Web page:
The Fukushima disaster has resulted in high cancer risks for children living nearby: The WHO estimated a 70 percent increase in the risk that girls residing within 12 miles radius of the epicenter will develop thyroid cancer.
A magnitude-9 earthquake and subsequent tsunami killed nearly 19,000 people after triggering a meltdown at the Fukushima nuclear power plant in March 2011. Following the radioactive meltdown – the worst since the 1986 Chernobyl power plant disaster – scientists have closely measured the potential long-term impact of the spread of radiation.
An increase in child cancer rates was discovered in the most contaminated areas of Fukushima Prefecture, with young girls in the area at a 70 percent increased risk of contracting thyroid cancer. The standard risk is 0.75 percent, rising to 1.25 in the plant area.
There was a 4 percent increased chance of all solid cancers in females exposed as infants, a 6 percent increased risk of breast cancer in the same group, and around a 7 percent increased risk of leukemia in males exposed as infants. In these areas, a radiation dose of approximately 50 milli-sieverts was measured.
“Apart from emergency workers, the most affected people were those who remained in some highly contaminated towns and villages to the northwest of the power station for up to four months before evacuation,” Jim Smith, professor of Environmental Science at the University of Portsmouth in England told Reuters.
In the second-most contaminated region, just outside the 12-mile radius of the evacuation zone but still inside the prefecture, these risk figures were halved. As the Fukuhsima disaster struck, residents living within 18 miles of the plant were advised to evacuate. In other areas of Fukushima Prefecture, and the rest of Japan, no observable increases in cancer were expected.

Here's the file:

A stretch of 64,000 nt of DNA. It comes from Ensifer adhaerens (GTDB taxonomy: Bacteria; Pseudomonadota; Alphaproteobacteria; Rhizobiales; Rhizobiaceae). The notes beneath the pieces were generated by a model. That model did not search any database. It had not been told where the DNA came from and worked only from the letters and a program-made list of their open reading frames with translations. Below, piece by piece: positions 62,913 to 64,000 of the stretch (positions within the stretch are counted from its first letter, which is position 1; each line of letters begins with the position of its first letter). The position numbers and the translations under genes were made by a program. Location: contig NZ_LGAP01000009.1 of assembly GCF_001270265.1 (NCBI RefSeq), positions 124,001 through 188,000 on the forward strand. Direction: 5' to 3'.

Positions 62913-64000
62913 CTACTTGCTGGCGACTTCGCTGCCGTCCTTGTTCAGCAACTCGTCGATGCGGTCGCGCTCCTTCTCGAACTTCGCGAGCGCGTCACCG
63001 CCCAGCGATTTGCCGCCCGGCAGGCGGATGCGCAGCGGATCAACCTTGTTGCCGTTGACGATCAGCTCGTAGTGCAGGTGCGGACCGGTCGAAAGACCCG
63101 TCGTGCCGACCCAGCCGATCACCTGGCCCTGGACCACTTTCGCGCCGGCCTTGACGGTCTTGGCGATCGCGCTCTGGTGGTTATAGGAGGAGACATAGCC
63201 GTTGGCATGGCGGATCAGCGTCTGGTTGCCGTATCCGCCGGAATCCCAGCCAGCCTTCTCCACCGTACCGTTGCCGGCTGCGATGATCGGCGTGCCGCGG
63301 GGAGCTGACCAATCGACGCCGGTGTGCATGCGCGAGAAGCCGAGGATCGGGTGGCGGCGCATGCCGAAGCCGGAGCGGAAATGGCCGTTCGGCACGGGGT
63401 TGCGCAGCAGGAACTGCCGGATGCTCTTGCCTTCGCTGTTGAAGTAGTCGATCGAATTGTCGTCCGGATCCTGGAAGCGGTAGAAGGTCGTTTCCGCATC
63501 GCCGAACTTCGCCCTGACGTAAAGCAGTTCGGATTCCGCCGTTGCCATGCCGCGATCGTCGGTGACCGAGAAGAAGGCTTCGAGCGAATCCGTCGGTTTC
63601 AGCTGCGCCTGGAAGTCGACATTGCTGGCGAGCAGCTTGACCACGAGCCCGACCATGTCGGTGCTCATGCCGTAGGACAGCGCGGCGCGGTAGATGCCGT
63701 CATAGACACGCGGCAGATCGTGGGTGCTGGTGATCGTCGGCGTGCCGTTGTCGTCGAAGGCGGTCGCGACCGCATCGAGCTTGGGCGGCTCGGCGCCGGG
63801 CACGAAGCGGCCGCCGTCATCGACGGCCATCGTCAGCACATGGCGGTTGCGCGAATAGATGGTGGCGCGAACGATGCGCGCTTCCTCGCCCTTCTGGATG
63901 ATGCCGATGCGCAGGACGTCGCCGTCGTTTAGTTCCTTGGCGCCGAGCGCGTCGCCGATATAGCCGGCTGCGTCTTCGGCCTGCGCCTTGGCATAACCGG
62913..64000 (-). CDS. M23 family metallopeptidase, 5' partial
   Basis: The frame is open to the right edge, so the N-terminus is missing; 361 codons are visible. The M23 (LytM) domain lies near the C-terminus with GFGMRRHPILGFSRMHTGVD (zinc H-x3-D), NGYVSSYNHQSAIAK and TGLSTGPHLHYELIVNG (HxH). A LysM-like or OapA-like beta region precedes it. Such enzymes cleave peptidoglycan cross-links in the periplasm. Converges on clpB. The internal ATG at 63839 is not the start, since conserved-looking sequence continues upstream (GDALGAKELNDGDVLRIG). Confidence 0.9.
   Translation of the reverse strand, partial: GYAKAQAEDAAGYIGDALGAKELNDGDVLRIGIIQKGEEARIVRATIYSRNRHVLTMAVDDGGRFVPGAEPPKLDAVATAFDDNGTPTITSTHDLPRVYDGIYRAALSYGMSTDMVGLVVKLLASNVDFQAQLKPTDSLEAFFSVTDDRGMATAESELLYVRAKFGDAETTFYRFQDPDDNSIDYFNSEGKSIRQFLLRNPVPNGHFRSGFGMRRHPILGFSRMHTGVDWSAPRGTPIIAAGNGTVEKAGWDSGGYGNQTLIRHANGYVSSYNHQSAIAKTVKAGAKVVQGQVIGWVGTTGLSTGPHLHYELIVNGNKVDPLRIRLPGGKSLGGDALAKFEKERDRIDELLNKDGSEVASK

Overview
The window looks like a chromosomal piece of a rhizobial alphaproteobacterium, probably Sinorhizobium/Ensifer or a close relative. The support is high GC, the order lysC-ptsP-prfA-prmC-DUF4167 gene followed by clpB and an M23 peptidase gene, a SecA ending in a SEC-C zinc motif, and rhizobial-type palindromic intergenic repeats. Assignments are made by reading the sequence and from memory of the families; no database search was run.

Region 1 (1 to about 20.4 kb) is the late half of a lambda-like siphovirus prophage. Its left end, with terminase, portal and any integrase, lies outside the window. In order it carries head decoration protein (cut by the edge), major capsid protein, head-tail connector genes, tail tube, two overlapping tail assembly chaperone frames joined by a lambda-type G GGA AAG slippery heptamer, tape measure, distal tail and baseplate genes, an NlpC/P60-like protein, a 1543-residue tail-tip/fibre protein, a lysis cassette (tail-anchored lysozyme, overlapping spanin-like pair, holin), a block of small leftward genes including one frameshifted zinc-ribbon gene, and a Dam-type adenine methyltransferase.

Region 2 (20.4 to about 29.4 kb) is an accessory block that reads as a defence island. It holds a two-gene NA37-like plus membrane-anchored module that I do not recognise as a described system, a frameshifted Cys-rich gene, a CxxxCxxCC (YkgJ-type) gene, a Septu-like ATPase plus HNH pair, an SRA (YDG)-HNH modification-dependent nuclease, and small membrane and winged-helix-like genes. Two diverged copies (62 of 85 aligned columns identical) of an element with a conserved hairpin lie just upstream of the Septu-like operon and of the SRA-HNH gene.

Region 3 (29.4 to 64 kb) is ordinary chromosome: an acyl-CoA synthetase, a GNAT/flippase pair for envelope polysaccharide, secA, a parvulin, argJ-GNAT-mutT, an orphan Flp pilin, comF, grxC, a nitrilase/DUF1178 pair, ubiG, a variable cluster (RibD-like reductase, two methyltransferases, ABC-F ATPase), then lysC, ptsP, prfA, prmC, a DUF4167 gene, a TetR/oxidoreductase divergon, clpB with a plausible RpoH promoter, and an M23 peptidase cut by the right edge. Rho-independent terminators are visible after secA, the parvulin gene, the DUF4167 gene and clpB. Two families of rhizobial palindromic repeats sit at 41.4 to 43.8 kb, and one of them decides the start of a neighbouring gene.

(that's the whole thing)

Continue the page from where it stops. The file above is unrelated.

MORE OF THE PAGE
The results from those immediately infected area have, however, led to calls for continued monitoring of the potentially adverse effects.
A 200-page report – titled ‘Health Risk Assessment from the nuclear accident after the 2011 Great East Japan Earthquake and Tsunami based on preliminary dose estimation’ – was conducted by several international officials from fields such as radiation risk modeling, epidemiology, public health and radiation effects.
The assessment also covered cases of emergency workers in the area, one-third of whom are expected to see increased risks of cancer compared to the local population.
No rise is expected for miscarriages, stillbirths and other conditions stemming from the radiation in infants conceived after the accident, the report said.
“The WHO report underlines the need for long-term health monitoring of those who are at high risk, along with the provision of necessary medical follow-up and support services,” WHO Director for Public Health and Environment Dr. Maria Neira said.
- Those exposed to radiation in the most severely contaminated areas in Fukushima Prefecture received a 50 milli-sievert (MSV) lifetime radiation dose.
- Exposure to high levels of radiation can result in radiation sickness. A high level is considered to be over one ‘gray,’ the unit in which a clear absorbed dose of radiation is measured. Over four grays is a fatal dose for half of all healthy adults.
- A sievert is a gray weighted by the effectiveness of a particular type of radiation. Grays do not take into account the impact of biological factors, or the radiation type’s effectiveness at damaging tissue.
- The sievert measures lower levels of radiation, and is used when assessing long-term risk, rather than the immediate impact of exposure. There are 1,000 MSV in a sievert.
- People safely absorb low levels of radiation in day-to-day life, averaging about 2 MSV per year. A 1,000 MSV dose would cause radiation sickness, but stop short of killing adults. With a 100 MSV dose, an increase in cancer risks is evident.